Iceland's Geothermal-Powered Data Center Gets Funding
from the data-center-location-is-always-greener dept
Iceland has been looking to bring large data center investments to its shores for some time now, and it has recently secured funding for a 44-acre data center campus that will be built on the former NATO Command Center in Keflavik, Iceland. The companies behind this data center boast that Iceland has 100% free cooling, renewable energy resources and predictable forecasting of energy pricing. Additionally, Verne Global says this installation will be powered by geo-thermal and hydroelectric resources, and thereby it’ll become the industry’s first carbon neutral wholesale data center.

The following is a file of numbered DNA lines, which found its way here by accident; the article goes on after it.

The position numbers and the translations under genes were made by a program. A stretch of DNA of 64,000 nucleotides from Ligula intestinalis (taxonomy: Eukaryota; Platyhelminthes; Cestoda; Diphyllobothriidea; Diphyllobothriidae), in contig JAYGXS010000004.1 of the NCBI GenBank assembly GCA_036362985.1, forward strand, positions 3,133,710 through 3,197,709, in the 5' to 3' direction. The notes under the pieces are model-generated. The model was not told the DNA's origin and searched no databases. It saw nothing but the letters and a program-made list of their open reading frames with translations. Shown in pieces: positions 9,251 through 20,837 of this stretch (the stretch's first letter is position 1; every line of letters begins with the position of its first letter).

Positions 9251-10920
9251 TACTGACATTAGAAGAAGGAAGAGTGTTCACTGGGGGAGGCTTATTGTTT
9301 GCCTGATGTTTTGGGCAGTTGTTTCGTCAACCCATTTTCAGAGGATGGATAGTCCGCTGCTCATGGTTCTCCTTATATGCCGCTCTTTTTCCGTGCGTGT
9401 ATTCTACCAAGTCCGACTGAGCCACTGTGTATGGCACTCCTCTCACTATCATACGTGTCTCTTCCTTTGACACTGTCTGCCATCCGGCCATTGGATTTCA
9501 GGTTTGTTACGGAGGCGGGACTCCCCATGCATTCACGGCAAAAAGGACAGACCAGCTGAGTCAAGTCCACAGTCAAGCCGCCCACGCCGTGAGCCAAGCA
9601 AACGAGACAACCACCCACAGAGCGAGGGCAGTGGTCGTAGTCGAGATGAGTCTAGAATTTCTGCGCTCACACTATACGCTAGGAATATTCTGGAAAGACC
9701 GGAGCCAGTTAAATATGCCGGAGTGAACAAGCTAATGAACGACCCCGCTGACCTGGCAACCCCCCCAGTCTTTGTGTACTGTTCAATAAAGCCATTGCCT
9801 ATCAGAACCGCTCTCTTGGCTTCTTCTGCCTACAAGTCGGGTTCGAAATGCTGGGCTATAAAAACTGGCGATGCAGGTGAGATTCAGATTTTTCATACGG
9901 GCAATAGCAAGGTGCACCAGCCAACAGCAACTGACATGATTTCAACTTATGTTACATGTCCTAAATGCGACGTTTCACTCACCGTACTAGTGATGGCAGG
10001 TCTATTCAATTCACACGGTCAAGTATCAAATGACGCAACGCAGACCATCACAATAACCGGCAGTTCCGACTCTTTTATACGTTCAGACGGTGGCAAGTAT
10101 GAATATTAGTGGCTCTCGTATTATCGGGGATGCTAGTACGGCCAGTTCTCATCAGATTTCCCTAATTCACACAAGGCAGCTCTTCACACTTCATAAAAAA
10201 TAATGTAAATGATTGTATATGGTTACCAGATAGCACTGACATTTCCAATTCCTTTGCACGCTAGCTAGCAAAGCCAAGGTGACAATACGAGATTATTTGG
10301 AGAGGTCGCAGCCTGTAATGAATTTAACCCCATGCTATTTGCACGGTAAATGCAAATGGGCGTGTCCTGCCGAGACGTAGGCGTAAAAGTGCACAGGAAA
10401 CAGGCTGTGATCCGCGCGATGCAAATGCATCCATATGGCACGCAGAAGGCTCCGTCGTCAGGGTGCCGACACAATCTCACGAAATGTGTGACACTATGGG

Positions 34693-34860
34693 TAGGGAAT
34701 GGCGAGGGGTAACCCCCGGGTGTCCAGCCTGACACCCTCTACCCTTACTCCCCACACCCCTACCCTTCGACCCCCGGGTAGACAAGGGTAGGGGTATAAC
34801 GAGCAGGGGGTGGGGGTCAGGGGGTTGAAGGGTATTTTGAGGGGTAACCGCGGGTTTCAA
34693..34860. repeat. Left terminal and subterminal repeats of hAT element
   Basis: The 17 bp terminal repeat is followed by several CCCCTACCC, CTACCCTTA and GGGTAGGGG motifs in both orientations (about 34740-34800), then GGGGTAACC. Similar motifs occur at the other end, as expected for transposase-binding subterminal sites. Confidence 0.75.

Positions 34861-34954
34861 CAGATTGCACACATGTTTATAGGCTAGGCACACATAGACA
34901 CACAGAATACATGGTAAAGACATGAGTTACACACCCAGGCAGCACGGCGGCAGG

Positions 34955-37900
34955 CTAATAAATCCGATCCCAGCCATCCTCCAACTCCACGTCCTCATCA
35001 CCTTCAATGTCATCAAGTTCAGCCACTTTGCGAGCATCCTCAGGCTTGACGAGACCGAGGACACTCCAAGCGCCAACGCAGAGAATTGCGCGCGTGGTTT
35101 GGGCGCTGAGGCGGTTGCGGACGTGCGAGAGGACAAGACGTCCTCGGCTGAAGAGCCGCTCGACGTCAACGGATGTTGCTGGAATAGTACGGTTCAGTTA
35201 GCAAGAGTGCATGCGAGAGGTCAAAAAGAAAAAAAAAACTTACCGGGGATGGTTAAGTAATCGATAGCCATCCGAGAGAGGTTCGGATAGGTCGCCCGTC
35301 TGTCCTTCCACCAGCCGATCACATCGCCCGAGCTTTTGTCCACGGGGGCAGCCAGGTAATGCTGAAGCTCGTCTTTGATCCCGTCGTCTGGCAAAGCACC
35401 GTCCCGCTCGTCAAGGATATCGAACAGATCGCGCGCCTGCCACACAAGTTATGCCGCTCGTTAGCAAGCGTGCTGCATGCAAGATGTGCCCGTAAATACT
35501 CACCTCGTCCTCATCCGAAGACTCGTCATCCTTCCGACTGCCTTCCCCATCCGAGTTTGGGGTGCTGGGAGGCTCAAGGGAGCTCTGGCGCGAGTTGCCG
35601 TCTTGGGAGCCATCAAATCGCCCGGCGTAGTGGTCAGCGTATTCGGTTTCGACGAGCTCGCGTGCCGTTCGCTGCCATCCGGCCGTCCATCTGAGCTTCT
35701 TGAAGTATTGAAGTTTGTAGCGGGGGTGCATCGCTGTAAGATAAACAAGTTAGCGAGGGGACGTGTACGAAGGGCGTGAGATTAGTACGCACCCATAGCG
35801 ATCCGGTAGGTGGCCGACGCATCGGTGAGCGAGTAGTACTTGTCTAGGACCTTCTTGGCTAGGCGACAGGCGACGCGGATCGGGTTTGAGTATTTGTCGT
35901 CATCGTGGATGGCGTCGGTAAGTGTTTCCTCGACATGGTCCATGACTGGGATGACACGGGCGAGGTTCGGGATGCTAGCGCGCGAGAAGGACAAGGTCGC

But some folks bring up the usual concerns about data center locations — will it have enough bandwidth, is the local job market flush with proficient IT engineers, where’s the back-up if there’s an earthquake? Well, it looks like Iceland has plenty of bandwidth, but it also has real earthquake threats — with a 6.1 earthquake that occurred in 2008 (not to mention a 2004 volcano eruption). So maybe Iceland isn’t ideal, but the country presently has more power generation capacity than it can consume by itself domestically — and the energy in Iceland is “green” in terms of carbon emissions. But will that be enough to attract large data center investments? Would you rely on an Icelandic data center for your business? Would you move to Iceland to oversee a data center?